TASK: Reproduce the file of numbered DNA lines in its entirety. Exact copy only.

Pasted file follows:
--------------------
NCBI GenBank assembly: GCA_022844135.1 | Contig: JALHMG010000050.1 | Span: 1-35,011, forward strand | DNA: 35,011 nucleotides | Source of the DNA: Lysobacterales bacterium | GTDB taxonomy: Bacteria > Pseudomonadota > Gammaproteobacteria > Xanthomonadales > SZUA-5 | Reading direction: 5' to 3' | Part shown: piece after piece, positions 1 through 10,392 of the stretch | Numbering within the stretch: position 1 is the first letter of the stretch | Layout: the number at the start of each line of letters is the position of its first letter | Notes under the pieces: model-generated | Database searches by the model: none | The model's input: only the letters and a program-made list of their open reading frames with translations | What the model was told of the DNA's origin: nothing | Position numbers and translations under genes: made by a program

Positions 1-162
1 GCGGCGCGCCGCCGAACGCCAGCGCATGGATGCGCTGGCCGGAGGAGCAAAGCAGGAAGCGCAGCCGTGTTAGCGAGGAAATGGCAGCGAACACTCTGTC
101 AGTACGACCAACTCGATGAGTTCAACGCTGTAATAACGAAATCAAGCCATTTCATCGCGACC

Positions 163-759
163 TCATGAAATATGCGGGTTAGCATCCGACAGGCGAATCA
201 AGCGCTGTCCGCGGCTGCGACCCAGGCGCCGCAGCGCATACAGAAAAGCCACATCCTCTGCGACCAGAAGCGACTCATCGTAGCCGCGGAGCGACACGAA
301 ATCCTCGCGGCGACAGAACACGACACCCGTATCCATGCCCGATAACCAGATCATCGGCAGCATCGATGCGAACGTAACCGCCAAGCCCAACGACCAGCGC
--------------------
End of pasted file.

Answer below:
NCBI GenBank assembly: GCA_022844135.1 | Contig: JALHMG010000050.1 | Span: 1-35,011, forward strand | DNA: 35,011 nucleotides | Source of the DNA: Lysobacterales bacterium | GTDB taxonomy: Bacteria > Pseudomonadota > Gammaproteobacteria > Xanthomonadales > SZUA-5 | Reading direction: 5' to 3' | Part shown: piece after piece, positions 1 through 10,392 of the stretch | Numbering within the stretch: position 1 is the first letter of the stretch | Layout: the number at the start of each line of letters is the position of its first letter | Notes under the pieces: model-generated | Database searches by the model: none | The model's input: only the letters and a program-made list of their open reading frames with translations | What the model was told of the DNA's origin: nothing | Position numbers and translations under genes: made by a program

Positions 1-162
1 GCGGCGCGCCGCCGAACGCCAGCGCATGGATGCGCTGGCCGGAGGAGCAAAGCAGGAAGCGCAGCCGTGTTAGCGAGGAAATGGCAGCGAACACTCTGTC
101 AGTACGACCAACTCGATGAGTTCAACGCTGTAATAACGAAATCAAGCCATTTCATCGCGACC

Positions 163-759
163 TCATGAAATATGCGGGTTAGCATCCGACAGGCGAATCA
201 AGCGCTGTCCGCGGCTGCGACCCAGGCGCCGCAGCGCATACAGAAAAGCCACATCCTCTGCGACCAGAAGCGACTCATCGTAGCCGCGGAGCGACACGAA
301 ATCCTCGCGGCGACAGAACACGACACCCGTATCCATGCCCGATAACCAGATCATCGGCAGCATCGATGCGAACGTAACCGCCAAGCCCAACGACCAGCGC